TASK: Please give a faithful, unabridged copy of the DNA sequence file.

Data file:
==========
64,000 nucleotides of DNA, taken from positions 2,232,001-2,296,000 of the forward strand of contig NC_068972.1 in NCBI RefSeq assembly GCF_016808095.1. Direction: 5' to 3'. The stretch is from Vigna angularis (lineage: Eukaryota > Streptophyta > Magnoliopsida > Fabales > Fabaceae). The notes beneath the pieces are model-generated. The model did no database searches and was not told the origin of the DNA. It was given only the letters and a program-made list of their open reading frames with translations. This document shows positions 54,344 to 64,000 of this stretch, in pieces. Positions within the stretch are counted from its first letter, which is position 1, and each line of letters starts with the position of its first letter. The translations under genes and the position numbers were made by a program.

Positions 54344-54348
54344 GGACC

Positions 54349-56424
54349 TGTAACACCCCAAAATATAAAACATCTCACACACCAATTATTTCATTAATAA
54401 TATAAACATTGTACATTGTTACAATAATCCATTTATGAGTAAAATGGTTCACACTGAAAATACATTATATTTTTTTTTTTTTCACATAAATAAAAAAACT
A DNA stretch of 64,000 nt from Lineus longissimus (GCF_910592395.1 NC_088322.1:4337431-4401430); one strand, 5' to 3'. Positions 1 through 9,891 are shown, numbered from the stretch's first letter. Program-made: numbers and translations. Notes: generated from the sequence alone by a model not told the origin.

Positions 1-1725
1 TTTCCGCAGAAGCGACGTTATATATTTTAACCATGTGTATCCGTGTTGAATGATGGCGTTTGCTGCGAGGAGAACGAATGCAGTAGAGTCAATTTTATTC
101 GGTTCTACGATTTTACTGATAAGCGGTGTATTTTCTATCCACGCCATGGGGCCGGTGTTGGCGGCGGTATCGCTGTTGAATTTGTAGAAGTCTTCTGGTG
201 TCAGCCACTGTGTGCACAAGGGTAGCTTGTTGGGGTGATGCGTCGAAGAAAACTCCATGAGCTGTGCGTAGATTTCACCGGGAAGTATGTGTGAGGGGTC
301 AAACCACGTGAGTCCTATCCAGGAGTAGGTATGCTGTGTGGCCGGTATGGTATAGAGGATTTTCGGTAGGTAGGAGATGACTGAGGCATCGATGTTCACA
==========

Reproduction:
64,000 nucleotides of DNA, taken from positions 2,232,001-2,296,000 of the forward strand of contig NC_068972.1 in NCBI RefSeq assembly GCF_016808095.1. Direction: 5' to 3'. The stretch is from Vigna angularis (lineage: Eukaryota > Streptophyta > Magnoliopsida > Fabales > Fabaceae). The notes beneath the pieces are model-generated. The model did no database searches and was not told the origin of the DNA. It was given only the letters and a program-made list of their open reading frames with translations. This document shows positions 54,344 to 64,000 of this stretch, in pieces. Positions within the stretch are counted from its first letter, which is position 1, and each line of letters starts with the position of its first letter. The translations under genes and the position numbers were made by a program.

Positions 54344-54348
54344 GGACC

Positions 54349-56424
54349 TGTAACACCCCAAAATATAAAACATCTCACACACCAATTATTTCATTAATAA
54401 TATAAACATTGTACATTGTTACAATAATCCATTTATGAGTAAAATGGTTCACACTGAAAATACATTATATTTTTTTTTTTTTCACATAAATAAAAAAACT
A DNA stretch of 64,000 nt from Lineus longissimus (GCF_910592395.1 NC_088322.1:4337431-4401430); one strand, 5' to 3'. Positions 1 through 9,891 are shown, numbered from the stretch's first letter. Program-made: numbers and translations. Notes: generated from the sequence alone by a model not told the origin.

Positions 1-1725
1 TTTCCGCAGAAGCGACGTTATATATTTTAACCATGTGTATCCGTGTTGAATGATGGCGTTTGCTGCGAGGAGAACGAATGCAGTAGAGTCAATTTTATTC
101 GGTTCTACGATTTTACTGATAAGCGGTGTATTTTCTATCCACGCCATGGGGCCGGTGTTGGCGGCGGTATCGCTGTTGAATTTGTAGAAGTCTTCTGGTG
201 TCAGCCACTGTGTGCACAAGGGTAGCTTGTTGGGGTGATGCGTCGAAGAAAACTCCATGAGCTGTGCGTAGATTTCACCGGGAAGTATGTGTGAGGGGTC
301 AAACCACGTGAGTCCTATCCAGGAGTAGGTATGCTGTGTGGCCGGTATGGTATAGAGGATTTTCGGTAGGTAGGAGATGACTGAGGCATCGATGTTCACA